Project – Cropped Raglan Cardigan
Patons Pattern Book #500880 – Anti Freeze
Yarn – Patons Classic Wool Roving in Moss, Yellow, Magenta, Cherry
Blogger – JDknits
Sewing up this sweater caused me some problems, I have to admit.
Sewing The Raglan Seams
As with most of my knitting problems, however, it had less to do with the instructions and more to do with me trying to work on complicated things in the midst of family life. Let me advise you here: don't try to sew raglan seams while doing anything else - unless you happen to actually HAVE two arms growing out of the middle of your chest...
After I checked my anatomy, ripped out the seams and sewed the sweater back together again, I knitted the collar.
Knitting The Collar
I was happy that all I had to do was pick up stitches that had been sitting on stitch holders. I love it when I don't have to poke about picking up stitches from a finished edge. The collar was super simple, in a twisted rib, with virtually no shaping and it was finished in a flash, even though I was using my slippery metal circular needle instead of the sticky wood straights I had used for most of the knitting.
I was still pretty nervous about this thing ever fitting me. I am not the skinny model in the pattern's photo and I was less than confident about the cardigan's ability to button over my rather-more-ample bosom. It didn't help that the edges were rolling, as stocking stitch will do, which made the sweater look smaller than ever.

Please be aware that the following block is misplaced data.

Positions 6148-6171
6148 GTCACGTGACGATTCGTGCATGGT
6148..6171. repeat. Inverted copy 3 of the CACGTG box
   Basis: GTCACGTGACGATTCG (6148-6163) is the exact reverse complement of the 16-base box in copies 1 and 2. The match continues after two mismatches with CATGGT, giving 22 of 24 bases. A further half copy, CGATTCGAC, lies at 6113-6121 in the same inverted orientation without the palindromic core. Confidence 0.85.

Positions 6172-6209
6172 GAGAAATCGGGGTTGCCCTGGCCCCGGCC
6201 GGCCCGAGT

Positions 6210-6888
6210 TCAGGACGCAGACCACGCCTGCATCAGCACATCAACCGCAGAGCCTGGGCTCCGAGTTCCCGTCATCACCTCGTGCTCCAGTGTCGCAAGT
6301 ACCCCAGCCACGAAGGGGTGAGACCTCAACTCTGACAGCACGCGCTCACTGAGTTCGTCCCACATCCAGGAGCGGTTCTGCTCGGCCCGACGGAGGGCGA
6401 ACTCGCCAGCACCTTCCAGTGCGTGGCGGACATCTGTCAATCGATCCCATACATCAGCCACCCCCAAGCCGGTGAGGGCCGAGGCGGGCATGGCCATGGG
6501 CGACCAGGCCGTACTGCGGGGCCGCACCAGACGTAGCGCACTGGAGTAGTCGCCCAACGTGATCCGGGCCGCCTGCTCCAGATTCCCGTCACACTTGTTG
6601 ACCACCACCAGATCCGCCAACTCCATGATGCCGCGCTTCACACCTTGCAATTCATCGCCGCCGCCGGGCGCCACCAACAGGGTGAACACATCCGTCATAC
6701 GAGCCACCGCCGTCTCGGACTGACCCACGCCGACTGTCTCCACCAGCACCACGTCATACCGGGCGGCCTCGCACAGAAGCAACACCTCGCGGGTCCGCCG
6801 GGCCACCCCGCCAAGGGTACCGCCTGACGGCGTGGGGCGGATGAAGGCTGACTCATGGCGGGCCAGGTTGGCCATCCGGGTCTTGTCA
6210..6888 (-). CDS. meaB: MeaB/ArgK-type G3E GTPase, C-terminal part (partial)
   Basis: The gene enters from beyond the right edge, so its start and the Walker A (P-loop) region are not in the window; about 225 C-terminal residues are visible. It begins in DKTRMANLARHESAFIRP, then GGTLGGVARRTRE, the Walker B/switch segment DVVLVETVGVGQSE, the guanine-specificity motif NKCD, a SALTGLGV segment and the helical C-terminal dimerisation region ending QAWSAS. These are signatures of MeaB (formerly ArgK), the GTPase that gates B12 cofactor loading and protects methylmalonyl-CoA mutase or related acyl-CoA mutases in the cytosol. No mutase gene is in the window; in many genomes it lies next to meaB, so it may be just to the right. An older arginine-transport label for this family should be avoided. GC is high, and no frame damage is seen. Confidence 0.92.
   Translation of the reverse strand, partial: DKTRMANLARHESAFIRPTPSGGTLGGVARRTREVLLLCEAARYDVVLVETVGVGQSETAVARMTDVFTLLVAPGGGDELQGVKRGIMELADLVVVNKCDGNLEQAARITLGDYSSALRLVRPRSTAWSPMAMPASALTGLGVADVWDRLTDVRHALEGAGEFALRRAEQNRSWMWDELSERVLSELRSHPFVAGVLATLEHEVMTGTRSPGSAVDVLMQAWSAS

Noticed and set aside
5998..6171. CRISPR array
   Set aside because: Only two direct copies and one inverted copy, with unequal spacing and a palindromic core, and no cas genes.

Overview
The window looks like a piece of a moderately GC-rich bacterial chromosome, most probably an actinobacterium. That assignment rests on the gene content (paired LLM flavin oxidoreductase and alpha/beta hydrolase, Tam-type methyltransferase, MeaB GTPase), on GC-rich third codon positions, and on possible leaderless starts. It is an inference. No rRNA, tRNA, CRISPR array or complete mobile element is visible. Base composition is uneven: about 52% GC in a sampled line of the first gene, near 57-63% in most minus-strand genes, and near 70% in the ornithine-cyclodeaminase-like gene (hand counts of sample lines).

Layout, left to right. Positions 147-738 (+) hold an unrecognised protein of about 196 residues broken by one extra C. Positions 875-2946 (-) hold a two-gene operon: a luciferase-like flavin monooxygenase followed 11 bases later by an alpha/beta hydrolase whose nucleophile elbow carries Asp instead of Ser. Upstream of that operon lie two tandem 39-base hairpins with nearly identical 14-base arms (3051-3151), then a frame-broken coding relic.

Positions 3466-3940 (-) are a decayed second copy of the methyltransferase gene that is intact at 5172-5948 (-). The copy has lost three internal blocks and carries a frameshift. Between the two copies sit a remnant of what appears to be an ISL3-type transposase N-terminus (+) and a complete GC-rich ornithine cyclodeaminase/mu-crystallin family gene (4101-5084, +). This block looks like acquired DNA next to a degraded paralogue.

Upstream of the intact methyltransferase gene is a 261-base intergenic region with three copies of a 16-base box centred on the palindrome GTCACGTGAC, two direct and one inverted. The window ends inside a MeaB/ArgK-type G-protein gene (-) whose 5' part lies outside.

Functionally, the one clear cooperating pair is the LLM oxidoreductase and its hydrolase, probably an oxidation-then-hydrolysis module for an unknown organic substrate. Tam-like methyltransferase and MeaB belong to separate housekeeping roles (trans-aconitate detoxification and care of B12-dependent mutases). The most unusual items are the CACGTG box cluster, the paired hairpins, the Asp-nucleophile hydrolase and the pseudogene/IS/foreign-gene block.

If I hadn't been writing about it here I might have been tempted to quietly shift it into the ever-expanding finish-it-later pile. But, happily, I AM writing about it here, so I soldiered on.
Of Buttonholes & Brads
Knitting the button band and sewing in into place gave me some hope. Even with only one-half of the buttonband pair done, I could see how this might actually fit me. With the buttonhole band finished and sewed into place, I started to believe.
(Maybe I wouldn't be sending this sweater off to my skinny, teenage niece after all!)
The instructions for the button band say to 'sew as you knit'. I strongly advise following this direction, otherwise I guarantee you'll end up with a band that is far too long. Holding and stretching it along the unfinished front of the sweater is no substitute for seeing it sewn in place.
Before I started the buttonhole band I raided the stationery closet once again for knitting supplies (doesn't everyone?).
I used brads/paper-fasteners to mark the places I wanted my buttons to be, then knitted my buttonhole band to match.
I also used some grosgrain ribbon to back the buttonband, because I always worry about buttons that are sewed only through the knitted fabric.
It's All Over Now
After all that, I let my sweater have a rest:
Then I tried it on:
I have to say that modelling this sweater on a sweltering, humid afternoon in July wasn't perhaps my favourite part of the process. However, the sweater itself feels very snug, like a great big hug. The wool is very soft (and I'm susceptible to itchiness) and the fabric feels firm in all the right ways.
I'm not sure I would have knitted this without the security blanket of the skinny teenage niece in the background, but now that I have, I can thoroughly recommend it for anyone who's not afraid to show off their curves.